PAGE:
Due to globalization and environmental changes, human and animal health is challenged by an increasing number of viral diseases often caused by emerging or re-emerging viruses and novel viral variants. Classical diagnostic methods are limited to circumscribed groups of known pathogens and require careful triage and a targeted approach. Using next generation sequencing (NGS) technology, identification and discovery of viruses is possible without the need to target a specific infectious agent – all viruses present in a sample are sequenced. Hence, it is ideal for the diagnosis of unexpected or novel viruses. In the wake of decreasing costs for sequencing, NGS is becoming progressively exploitable in the veterinary diagnostic field, particularly in cases of disease outbreaks where standard routine diagnostics such as ELISA or PCR fail to identify the infective agent.
In order to establish a NGS protocol applicable in veterinary diagnostics, several points have to be attained. The protocol should be sensitive, fast, cost-efficient and adaptable to diverse samples materials and species. In a first step, we focused on the sample preparation. Parameters such as filter pore size, nuclease treatment, extraction method and amplification cycle numbers were tested and compared using samples spiked with RNA and DNA viruses. Effectiveness of each method in order to remove host nucleic acid and preserve viral genomes was measured by specific real-time (RT)-PCR and DNA concentration measurements on Qubit Fluorometer.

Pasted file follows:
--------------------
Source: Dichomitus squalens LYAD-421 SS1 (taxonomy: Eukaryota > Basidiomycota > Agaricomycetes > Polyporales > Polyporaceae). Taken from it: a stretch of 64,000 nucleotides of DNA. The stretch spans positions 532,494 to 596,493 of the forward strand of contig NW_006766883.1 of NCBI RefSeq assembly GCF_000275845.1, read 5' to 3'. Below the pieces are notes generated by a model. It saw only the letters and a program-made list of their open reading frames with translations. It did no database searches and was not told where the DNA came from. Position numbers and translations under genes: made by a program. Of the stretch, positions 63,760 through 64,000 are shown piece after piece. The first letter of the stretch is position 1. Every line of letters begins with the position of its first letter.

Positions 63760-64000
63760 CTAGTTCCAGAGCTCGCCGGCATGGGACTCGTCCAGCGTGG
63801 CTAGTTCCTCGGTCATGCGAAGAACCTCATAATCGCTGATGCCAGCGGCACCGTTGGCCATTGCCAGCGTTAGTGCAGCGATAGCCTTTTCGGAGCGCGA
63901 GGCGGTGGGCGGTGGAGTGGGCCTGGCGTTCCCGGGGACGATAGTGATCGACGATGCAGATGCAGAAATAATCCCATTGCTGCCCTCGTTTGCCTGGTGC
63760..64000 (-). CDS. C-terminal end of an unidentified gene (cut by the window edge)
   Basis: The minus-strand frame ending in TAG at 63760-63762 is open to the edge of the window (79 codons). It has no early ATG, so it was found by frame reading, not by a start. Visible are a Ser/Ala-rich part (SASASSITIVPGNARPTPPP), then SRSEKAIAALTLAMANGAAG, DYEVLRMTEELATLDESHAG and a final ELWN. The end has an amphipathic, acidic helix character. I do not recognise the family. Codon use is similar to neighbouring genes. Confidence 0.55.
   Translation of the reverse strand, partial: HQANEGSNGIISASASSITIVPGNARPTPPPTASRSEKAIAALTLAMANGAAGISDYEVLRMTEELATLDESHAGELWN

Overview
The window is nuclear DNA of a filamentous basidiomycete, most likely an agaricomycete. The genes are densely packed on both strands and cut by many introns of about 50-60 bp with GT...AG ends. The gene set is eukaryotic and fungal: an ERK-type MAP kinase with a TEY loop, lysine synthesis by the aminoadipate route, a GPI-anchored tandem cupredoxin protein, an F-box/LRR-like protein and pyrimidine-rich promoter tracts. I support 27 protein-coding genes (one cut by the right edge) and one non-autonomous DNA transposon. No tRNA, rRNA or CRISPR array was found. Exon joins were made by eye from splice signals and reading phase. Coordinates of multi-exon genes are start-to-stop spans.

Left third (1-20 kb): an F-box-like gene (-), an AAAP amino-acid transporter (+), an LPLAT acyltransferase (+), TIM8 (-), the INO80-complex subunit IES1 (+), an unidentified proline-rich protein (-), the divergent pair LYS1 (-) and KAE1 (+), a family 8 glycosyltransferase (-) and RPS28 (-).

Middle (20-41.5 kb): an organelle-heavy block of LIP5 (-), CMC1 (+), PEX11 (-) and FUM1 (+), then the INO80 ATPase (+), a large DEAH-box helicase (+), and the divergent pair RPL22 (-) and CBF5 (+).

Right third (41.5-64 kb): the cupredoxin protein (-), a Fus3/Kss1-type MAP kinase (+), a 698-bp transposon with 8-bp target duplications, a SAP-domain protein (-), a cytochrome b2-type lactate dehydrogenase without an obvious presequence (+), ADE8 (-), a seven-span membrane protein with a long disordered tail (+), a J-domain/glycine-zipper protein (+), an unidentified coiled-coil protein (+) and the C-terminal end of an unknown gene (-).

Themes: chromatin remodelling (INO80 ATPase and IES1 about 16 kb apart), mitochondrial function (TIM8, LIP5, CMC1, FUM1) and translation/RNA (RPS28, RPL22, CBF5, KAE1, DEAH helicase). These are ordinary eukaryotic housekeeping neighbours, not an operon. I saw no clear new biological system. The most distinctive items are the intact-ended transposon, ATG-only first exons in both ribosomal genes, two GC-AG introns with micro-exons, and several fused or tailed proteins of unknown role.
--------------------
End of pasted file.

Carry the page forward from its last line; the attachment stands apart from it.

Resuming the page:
Finally, three types of samples from pigs (lung tissue, feces and nasal swabs) were spiked with several known RNA and DNA viruses and divided into four groups depending on the preparation method - from homogenization to the DNA ready for library preparation - and subsequently sequenced in NextSeq Series Desktop Sequencing System at the Functional Genomics Center Zurich (FGCZ). Additionally, three known virus positive tissue and fecal samples and three unknown samples from clinical cases were sequenced. Analysis of the sequence data showed that enrichment for virus particles such as filtration, centrifugation and nuclease treatment as well as amplification have significant influence on the number of viral genomic sequences detected. Based on these results, further steps and benchmarks of the protocol can be tackled.
Cover Illustration: Alignment of NGS sequencing reads showing an area with a point mutation